2'-O-methoxyethyl splice-switching oligos correct splicing from IVS2-745 b-thalassemia patient cells restoring hemoglobin A production and chain rebalance

Alisa Dong, Valentina Ghiaccio, Irene Motta, Shuling Guo, Raechel Peralta, Susan M. Freier, Andy Watt, Sagar Damle, Yasuhiro Ikawa, Danuta Jarocha, Maxwell Chappell, Coralea Stephanou, Paola Delbini, Connie Chen, Soteroula Christou, Marina Kleanthous, Kim Smith-Whitley, Deepa Manwani, Carla Casu, Osheiza AbdulmalikMaria Domenica Cappellini, Stefano Rivella, Laura Breda

Research output: Contribution to journalArticlepeer-review

1 Scopus citations


B-thalassemia is a disorder caused by altered hemoglobin protein synthesis which affects individuals worldwide. Severe forms of the disease, left untreated, can result in death before the age of 3 years.1 The standard of care consists of chronic and costly palliative treatment by blood transfusion combined with iron chelation. This dual approach suppresses anemia and reduces iron-related toxicities in patients. Allogeneic bone marrow transplant is an option, but limited by the availability of a highly compatible hematopoietic stem cell donor. While gene therapy is being explored in several trials, its use is highly limited to developed regions with centers of excellence and well-established healthcare systems.2Hence, there remains a tremendous unmet medical need to develop alternative treatment strategies for b-thalassemia.3 Occurrence of aberrant splicing is one of the processes that affects b-globin synthesis in b-thalassemia. The (C>G) IVS2-745 is a splicing mutation within intron 2 of the b-globin (HBB) gene. It leads to an aberrantly spliced mRNA that incorporates an intron fragment. This results in an in-frame premature termination codon that inhibits b-globin production. Here, we propose the use of uniform 2'-O-methoxyethyl (2'-MOE) splice switching oligos (SSO) to reverse this aberrant splicing in the pre-mRNA. With these SSO we show aberrant to wild-type splice switching. This switching leads to an increase of adult hemoglobin up to 80% in erythroid cells from patients with the IVS2-745 HBB mutation. Furthermore, we demonstrate a restoration of the balance between b-like- and α-globin chains, and up to an 87% reduction in toxic heme aggregates. While examining the potential benefit of 2'-MOE-SSO in a mixed sickle-thalassemic phenotypic setting, we found reduced sickle hemoglobin synthesis and sickle cell formation due to HbA induction. In summary, 2'-MOE-SSO are a promising therapy for forms of b-thalassemia caused by mutations leading to aberrant splicing.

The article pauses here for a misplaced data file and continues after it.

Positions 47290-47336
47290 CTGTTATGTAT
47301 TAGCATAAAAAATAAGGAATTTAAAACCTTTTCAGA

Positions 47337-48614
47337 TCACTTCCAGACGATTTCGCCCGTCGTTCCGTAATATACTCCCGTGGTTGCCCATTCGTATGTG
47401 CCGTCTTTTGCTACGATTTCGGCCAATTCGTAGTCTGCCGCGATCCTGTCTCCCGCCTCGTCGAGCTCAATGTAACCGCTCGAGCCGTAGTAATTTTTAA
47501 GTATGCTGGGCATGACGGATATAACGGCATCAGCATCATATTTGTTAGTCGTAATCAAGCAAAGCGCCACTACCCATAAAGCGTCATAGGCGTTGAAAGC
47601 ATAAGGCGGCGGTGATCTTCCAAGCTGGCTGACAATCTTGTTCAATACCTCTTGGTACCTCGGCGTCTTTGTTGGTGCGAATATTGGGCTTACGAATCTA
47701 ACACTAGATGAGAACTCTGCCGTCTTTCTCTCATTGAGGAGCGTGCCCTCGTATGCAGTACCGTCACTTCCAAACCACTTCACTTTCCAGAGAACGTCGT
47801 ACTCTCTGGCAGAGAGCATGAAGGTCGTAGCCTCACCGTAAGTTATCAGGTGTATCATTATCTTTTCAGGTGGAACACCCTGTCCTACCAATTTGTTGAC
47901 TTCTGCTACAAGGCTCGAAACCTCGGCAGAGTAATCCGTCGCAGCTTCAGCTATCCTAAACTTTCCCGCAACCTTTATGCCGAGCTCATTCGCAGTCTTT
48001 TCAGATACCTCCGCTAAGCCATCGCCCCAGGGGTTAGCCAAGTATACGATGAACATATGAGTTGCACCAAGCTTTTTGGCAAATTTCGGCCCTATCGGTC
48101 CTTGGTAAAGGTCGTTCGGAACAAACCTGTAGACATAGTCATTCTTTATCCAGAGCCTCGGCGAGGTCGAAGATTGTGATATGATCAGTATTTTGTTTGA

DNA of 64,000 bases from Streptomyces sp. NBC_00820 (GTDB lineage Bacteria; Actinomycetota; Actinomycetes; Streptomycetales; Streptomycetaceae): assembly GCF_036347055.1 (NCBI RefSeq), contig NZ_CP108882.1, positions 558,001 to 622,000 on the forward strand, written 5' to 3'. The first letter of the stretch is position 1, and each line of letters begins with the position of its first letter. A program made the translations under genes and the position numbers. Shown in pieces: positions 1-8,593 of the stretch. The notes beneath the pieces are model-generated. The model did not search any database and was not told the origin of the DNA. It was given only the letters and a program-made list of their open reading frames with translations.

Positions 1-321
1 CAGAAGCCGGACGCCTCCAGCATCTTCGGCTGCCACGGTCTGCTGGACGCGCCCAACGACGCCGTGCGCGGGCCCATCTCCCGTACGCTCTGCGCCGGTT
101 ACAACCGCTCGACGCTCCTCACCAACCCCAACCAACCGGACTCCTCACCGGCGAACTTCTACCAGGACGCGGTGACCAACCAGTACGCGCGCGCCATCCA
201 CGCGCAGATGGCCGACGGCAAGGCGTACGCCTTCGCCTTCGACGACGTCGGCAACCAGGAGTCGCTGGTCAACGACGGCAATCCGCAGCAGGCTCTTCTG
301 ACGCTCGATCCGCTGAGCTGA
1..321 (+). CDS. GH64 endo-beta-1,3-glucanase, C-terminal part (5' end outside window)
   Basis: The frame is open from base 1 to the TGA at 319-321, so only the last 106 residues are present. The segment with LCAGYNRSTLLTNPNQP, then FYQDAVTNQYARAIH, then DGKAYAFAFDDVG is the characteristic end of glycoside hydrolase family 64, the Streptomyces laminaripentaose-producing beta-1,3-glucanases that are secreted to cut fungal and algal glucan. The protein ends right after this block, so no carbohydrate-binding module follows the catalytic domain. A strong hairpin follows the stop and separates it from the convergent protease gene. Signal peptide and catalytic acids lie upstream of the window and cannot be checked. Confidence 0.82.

Original languageEnglish (US)
Pages (from-to)1433-1442
Number of pages10
Issue number5
StatePublished - May 2021
Externally publishedYes

ASJC Scopus subject areas

  • Hematology


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